On 6th August the Morgan Foundation will launch a video exhibition and online collection called “Talk Treaty”. The video collection is based on interviews with many well-known New Zealand personalities – Maori and non-Maori – talking frankly about the Treaty and issues related to it. The founding principle of Talk Treaty is that every view is welcome and respected. The goal is not to preach a particular point of view but to provide a safe, inclusive space where people can share their views whatever they might be.
In 2014 the Morgan Foundation published “Are we there yet? the future of the Treaty of Waitangi”. An important conclusion we came to in Are we there yet? was that New Zealanders needed to discuss the Treaty of Waitangi more. The Treaty is being increasingly applied in the day to day business of local and central government, but to a large extent this is happening behind the scenes, out of public view. But ultimately how the Treaty is to be interpreted and applied is a decision the public as a whole has to come to, Maori and non-Maori working together to decide, not the courts and not Parliament. None of the arrangements made by politicians and the courts will be enduring if the wider public are left out of the process.
We tried to think of a way to help the public get to grips with the constitutional evolution that is happening and so we created the Talk Treaty project. Only by talking together can Maori and non-Maori discover what’s important to each other and what each aspires to. That understanding is essential given the task ahead – designing the arrangements by which we govern ourselves as a society with an indigenous people and considerable cultural diversity among non-Maori.
But there is another benefit from Maori and non-Maori talking together in the context of the Treaty too. By talking together we learn more about each other and that builds trust and respect. Societies with high levels of trust and respect perform better on all economic and social indicators.
When the Treaty was signed in 1840 it created a society where cultural difference was acknowledged and respected. But what does “progress” in a society made up of distinct and equally valued cultures look like and how do we deliver it? We explored these issues in depth in “Are we there yet?” and one conclusion we came to was that New Zealand should be focusing far more on social connectedness.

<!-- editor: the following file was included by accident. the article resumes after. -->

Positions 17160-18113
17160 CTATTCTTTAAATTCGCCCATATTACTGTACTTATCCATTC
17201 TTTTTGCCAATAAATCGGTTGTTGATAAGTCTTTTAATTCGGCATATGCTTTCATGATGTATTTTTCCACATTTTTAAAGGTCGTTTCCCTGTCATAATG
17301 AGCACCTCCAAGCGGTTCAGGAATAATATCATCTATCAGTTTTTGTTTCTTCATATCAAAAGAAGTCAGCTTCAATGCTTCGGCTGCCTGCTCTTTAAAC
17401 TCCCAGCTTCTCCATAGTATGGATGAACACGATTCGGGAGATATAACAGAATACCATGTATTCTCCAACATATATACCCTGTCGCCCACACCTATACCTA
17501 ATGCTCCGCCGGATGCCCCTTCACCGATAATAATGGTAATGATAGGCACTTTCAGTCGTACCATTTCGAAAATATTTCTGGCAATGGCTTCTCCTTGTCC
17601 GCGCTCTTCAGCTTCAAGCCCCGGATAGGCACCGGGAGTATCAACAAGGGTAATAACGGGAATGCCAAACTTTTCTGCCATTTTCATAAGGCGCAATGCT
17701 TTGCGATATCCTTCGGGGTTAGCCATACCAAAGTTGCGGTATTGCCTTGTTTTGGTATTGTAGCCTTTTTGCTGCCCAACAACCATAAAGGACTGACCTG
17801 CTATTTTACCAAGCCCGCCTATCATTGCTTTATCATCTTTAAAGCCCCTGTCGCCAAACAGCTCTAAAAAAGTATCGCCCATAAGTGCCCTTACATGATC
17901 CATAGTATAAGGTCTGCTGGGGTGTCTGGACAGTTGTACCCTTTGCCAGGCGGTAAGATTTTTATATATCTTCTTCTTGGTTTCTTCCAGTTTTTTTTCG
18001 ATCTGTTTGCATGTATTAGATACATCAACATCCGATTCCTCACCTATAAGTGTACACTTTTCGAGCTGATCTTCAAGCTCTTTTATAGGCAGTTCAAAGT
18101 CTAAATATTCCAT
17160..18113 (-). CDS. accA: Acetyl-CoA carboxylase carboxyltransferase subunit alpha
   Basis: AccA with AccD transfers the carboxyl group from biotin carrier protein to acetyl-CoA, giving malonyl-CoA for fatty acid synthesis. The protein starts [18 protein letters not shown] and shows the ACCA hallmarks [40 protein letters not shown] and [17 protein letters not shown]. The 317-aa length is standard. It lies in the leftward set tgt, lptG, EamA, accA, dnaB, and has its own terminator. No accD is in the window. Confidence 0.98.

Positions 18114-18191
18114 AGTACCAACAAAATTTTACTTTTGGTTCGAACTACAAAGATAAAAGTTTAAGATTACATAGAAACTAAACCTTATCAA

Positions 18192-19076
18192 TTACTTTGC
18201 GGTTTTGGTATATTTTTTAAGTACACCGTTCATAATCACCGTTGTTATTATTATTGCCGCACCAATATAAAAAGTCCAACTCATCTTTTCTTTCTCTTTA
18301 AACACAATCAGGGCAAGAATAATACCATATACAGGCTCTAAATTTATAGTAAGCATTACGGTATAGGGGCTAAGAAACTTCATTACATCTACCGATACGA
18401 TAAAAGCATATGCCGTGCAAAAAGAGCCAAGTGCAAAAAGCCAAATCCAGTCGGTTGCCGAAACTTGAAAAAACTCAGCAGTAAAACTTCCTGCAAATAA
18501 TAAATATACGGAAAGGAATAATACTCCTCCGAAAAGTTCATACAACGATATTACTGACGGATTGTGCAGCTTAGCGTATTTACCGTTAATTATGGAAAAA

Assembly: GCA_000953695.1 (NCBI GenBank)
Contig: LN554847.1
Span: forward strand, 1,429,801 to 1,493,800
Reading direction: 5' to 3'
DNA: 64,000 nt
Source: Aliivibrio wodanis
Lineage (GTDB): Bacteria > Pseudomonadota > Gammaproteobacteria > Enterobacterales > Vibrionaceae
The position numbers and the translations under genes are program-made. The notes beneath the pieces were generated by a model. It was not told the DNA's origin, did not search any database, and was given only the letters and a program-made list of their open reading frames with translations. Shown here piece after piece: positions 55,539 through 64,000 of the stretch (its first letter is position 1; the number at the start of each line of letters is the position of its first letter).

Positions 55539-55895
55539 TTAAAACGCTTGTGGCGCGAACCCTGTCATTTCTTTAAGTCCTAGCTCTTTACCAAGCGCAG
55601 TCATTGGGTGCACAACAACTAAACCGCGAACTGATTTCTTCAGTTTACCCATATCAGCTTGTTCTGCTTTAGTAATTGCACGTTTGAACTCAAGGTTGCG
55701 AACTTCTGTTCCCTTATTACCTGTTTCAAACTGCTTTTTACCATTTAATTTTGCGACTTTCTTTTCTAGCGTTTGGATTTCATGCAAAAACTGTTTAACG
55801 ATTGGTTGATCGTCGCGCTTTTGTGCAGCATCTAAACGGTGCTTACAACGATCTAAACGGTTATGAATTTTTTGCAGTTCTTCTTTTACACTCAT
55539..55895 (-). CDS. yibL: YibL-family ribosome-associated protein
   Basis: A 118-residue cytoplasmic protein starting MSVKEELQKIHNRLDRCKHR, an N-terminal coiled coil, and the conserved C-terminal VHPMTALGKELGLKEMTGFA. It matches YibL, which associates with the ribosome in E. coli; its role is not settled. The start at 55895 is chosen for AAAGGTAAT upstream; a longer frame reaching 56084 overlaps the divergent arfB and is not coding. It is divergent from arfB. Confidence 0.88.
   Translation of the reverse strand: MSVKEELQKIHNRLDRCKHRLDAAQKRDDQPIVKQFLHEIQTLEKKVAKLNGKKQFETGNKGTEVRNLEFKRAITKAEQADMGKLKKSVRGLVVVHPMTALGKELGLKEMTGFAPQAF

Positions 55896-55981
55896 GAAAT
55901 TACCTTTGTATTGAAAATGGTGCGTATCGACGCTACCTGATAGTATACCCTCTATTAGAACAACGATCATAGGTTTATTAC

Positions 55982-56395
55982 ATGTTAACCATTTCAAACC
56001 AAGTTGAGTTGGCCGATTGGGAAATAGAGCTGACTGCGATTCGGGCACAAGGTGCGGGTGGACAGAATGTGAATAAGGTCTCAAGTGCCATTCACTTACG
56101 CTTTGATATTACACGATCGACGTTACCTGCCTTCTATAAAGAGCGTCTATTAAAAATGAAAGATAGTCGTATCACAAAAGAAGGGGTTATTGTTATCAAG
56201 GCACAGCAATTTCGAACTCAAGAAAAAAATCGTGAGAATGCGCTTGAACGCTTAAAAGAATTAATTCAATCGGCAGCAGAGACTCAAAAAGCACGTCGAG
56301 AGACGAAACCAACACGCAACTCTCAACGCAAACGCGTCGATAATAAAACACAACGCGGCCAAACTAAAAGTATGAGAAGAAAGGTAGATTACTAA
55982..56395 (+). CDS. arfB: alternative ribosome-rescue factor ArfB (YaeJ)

How connected people are in a society made up of diverse cultures – how much “social capital” there is – matters a great deal. The connectedness – which can be measured objectively by looking at things like levels of trust and willingness to help strangers – impacts significantly on a country’s economic performance and is reflected in social outcomes such as levels of crime, youth suicide and family violence. An important point is the benefits of living in a well connected society are enjoyed by everyone, not just those who are personally closely connected to friends, family and their community.
Social capital is an important engine of economic growth, every bit as important as natural resources, foreign investment and innovation. It can be built up and destroyed just as physical capital can. Yet social capital seems, almost without exception, to be overlooked in New Zealand. When it has been monitored New Zealand has been found to have exceptionally high levels of social capital. But we could find little in the way of in-depth New Zealand research to inform us about whether we’re successfully building social capital over time or destroying it. If we don’t value, monitor and protect our social connectedness we could lose this essential resource – something which gives us an edge on the rest of the world – quietly, without anyone really noticing.
So another key goal of Talk Treaty was to explore this idea of connectedness particularly in the context of Maori-Pakeha relations. We asked our interviewees how they see themselves. We talked about te reo. We asked how people navigate cultural differences at work and home. We talked about experiences of discrimination and poverty. We asked what people loved about New Zealand and what they’d change. And of course, we asked about the Treaty, what it means, and whether it remains relevant today.
It has been an enormous privilege to spend time with our 60 interviewees. We hope you’ll enjoy watching the Talk Treaty conversations as much as we enjoyed participating in them.
Susan Guthrie is an economist at the Morgan Foundation. She has co-authored two books with Gareth Morgan – one proposing tax and welfare reform for New Zealand (‘The Big Kahuna’) and one exploring constitutional evolution in New Zealand (‘Are we there yet? The future of the Treaty of Waitangi’). She is team leader on the Talktreaty project, a collaborative video project involving some of New Zealand’s most well-known personalities talking openly about identity, cross-cultural differences, disadvantage, discrimination, the Treaty, the constitution and moving forward. www.talktreaty.org.nz coming 6th August.